Since 1990, International Tourist Guide Day has been held every year on 21 February to mark the date when the World Federation of Tourist Guide Associations was founded. On 21 and 22 February 2015, you can take part in exciting guided tours all over Germany on this year's theme of 'stones' – and all for free!

Guided tours are being held, for example, in Hildesheim (the stone cellar – the stone legacy of Hildesheim), Leipzig (along the walls of the city centre with the Stadtstreicherin) and Saarbrücken (art in public spaces – stone sculptures in Saarbrücken city centre). Free guided tours are also being held in another 85 towns and cities across Germany.

More »

Until 29 March 2015 the famous bratwurst sausage is taking centre stage in Nuremberg. An exhibition at the Fembohaus Museum traces the history of the city in the context of the bratwurst, which is thought to date back 700 years. Today there are still strict rules about how to serve this local delicacy: cooked on an open beechwood grill, six, eight or twelve sausages on a tin plate, with sauerkraut or potato salad and horseradish sauce. The authentic Nuremberg grilled bratwurst must come from the city and since 2003 has been protected as a regional speciality by the EU.

Nuremberg lebkuchen are another delicacy that originate from the city. These large biscuit-shaped cakes come with a chocolate or sugar glaze and are extremely popular at Christmas. Delicious!

More »

Carnival season, or fastnacht, is a major highlight on Germany's calendar. On 16 and 17 February 2015 the town of Rottweil plays host to a centuries-old spectacle – the Rottweil Narrensprung. At 8am on the Monday and at 8am and 2pm on the Tuesday, hordes of colourfully dressed figures stream through the Black Gate to the sound of ringing bells, and wend their way through the historical town centre. But remember, only people from Rottweil are entitled to wear the traditional Narrensprung costume. The Swabian-Alemannic fastnacht, which was added to Germany's list of intangible cultural heritage in 2014, is also famed for its traditional hand-carved wooden masks. It's an event not to be missed!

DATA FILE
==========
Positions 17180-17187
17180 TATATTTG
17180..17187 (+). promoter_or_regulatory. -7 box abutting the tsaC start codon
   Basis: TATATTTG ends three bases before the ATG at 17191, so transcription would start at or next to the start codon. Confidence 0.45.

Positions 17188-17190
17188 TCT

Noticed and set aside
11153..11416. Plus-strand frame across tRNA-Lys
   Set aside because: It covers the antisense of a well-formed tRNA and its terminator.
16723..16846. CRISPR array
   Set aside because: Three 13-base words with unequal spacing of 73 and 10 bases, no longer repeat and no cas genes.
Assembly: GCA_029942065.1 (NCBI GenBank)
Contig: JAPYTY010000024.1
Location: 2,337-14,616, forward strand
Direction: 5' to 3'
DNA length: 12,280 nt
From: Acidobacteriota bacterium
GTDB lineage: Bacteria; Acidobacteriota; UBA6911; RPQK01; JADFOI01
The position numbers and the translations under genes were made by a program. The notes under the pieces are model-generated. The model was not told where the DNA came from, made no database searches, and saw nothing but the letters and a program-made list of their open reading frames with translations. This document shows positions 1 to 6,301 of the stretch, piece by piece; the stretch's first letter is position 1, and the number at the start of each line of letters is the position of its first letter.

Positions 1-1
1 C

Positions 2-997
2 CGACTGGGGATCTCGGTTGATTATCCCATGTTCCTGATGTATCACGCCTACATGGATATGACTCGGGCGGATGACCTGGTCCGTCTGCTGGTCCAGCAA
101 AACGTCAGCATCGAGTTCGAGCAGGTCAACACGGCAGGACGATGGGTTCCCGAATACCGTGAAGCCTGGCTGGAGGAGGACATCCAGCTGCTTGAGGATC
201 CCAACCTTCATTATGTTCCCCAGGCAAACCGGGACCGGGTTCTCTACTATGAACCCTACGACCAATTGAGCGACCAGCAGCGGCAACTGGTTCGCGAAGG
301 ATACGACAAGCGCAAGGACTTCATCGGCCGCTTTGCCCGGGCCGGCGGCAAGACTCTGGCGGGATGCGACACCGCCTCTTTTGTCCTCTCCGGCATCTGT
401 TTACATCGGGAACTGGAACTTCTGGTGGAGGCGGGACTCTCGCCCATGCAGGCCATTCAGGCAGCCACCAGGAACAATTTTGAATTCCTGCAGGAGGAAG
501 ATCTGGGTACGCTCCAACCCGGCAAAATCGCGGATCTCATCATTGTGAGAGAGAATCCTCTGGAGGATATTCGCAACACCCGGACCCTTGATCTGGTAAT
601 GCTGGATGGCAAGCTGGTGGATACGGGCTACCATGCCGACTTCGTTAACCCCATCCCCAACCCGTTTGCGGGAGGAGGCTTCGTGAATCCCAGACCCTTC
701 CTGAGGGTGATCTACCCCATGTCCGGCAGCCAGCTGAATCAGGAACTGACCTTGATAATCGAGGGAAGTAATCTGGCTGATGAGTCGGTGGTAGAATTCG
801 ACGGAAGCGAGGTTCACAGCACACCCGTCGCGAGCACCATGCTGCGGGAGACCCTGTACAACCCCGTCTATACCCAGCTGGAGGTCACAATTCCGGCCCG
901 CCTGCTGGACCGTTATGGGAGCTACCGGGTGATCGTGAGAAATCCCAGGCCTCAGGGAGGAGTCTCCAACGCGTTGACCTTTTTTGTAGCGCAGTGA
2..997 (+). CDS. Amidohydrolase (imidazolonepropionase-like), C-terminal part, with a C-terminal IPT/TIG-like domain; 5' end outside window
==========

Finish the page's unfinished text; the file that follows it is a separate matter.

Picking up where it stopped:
Did you know? The Swabian Alb, situated 40km south-east of Stuttgart, is one of several UNESCO biosphere reserves in Germany. Here, you can expect stunning natural landscapes, geological wonders and sites of historical significance. Well worth a visit!

More »

On 21 February 2015, visitors to Schleswig-Holstein's North Sea coast will be treated to the sight of one of the oldest Frisian customs: the Biikebrennen bonfires (from the Frisian word biike, meaning beacon). On this day, huge bonfires are lit to drive out the winter and beckon in the spring. Afterwards everyone joins together to eat a traditional dish of curly kale with pork and sweet potato. In 2014 the Biikebrennen bonfires were added to the UNESCO list of intangible cultural heritage in Germany.

Another tip for keeping warm on a cold winter's day by the sea is to indulge in the fantastic Frisian hot drinks. Try pharisäer, a hot coffee with a shot of rum, or Helgoland eiergrog, made with egg yolk, sugar, rum and water. Prost, as we say in Germany!

More »

Now in its 30th year, the Bischofsgrün Snowman Festival takes place on 16 February 2015. The work on Germany's biggest 'real' snowman will start on 13 February, three days before the event begins. By the time the celebrations unfold on Carnival Monday with an open-air party, a doughnut-eating contest and a torchlit procession, the giant snowman called Jakob will be over ten metres tall. You can see how Jakob the Thirtieth is taking shape before you even arrive, by watching the market square webcam.

Bischofsgrün is a climatic health resort in the Fichtelgebirge mountains and a great place to unwind. In Germany you find more than 350 quality-certified spa and health resorts that offer everything from mineral and thermal springs and therapeutic mud to soothing climates and invigorating sea water.

More »